by Leona Tan
This aim of this study was to review the evidence for digital and mobile prenatal and postnatal health interventions. PSYCinfo and Medline databases were searched on March 31st 2016. The search was limited to research studies dating back to 2000. Studies that did not have a health or mental health outcome were excluded from the review.
A total of 27 studies examining digital, mobile, and telephone health interventions for prenatal and postnatal women were found. An almost equal number of studies were found for prenatal (n=14) and postnatal (n=13) interventions. Majority (n=18) of studies concerned symptomatic individuals with a health or mental health issue, while the remaining studies (n=8) were from a healthy population. Only one study examined participants currently in treatment for drug use. Participants from most of these studies (n=11) were from a low socio-economic (SES) background. The remaining studies reported participants from either a mixed SES or did not collect SES data (n=8 respectively).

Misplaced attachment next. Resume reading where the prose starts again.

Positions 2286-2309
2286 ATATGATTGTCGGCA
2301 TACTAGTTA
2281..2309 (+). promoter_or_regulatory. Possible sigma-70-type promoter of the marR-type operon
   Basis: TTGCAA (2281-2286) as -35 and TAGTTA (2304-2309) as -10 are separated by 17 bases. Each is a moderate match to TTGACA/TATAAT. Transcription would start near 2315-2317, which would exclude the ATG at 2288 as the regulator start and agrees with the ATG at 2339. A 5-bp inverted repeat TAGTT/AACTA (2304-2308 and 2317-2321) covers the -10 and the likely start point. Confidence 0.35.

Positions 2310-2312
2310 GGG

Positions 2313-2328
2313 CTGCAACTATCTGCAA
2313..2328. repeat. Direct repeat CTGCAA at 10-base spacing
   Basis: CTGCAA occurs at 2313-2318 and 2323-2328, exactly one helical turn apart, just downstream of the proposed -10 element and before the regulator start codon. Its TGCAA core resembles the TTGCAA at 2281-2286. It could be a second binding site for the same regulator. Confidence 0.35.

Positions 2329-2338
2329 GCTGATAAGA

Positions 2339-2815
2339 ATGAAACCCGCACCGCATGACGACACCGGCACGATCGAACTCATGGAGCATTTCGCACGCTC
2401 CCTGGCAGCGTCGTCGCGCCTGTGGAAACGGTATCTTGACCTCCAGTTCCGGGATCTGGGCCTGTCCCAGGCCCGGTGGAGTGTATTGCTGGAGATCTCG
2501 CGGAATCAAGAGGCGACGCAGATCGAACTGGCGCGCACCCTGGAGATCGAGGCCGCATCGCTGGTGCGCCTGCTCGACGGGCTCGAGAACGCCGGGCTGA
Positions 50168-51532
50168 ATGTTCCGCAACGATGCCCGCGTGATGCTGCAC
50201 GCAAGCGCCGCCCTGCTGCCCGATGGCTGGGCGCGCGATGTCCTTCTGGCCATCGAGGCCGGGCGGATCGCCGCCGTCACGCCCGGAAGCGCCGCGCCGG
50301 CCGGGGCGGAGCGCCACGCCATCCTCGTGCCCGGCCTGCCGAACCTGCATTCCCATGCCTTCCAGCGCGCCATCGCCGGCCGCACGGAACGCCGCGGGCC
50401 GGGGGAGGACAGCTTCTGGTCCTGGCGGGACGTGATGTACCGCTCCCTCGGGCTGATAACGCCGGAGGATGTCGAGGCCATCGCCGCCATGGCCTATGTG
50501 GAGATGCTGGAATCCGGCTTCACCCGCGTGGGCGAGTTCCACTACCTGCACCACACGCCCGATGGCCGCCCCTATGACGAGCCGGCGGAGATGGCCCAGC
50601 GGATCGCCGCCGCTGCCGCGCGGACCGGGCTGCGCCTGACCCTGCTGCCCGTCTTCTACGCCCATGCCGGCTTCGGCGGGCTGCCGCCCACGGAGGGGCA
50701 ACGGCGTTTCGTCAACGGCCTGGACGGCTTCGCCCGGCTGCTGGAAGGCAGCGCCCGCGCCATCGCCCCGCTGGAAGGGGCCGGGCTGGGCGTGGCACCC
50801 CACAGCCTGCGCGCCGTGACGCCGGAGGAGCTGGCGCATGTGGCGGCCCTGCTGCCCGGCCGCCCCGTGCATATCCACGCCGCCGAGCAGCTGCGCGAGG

Given the variety of interventions and heterogeneity of study characteristics, it was difficult to make direct comparisons between studies to assess the strength of evidence and study quality for each type of intervention. Thus, meaningful comparisons on the various interventions could not be determined, and results should be interpreted cautiously.
Nevertheless, certain overall impressions were clear, such as the use of internet-based CBT being the most common intervention identified. This is unsurprising given the breadth of historical evidence for CBT from face-to-face intervention studies. Only one of the 27 identified studies examined the use of a smartphone application. This randomized controlled trial (RCT) investigated the use of a multiple session tracking application on physical activity but did not find a significant change between the intervention or control groups.
Majority of prenatal interventions examined smoking abstinence as an outcome while depression was the most commonly investigated outcome for postnatal studies. RCTs were the most common (78%) form of study design for both prenatal and postnatal interventions, with only six studies varying from this design.
Prenatal intervention studies (n=14)
Postnatal intervention studies (n=13)
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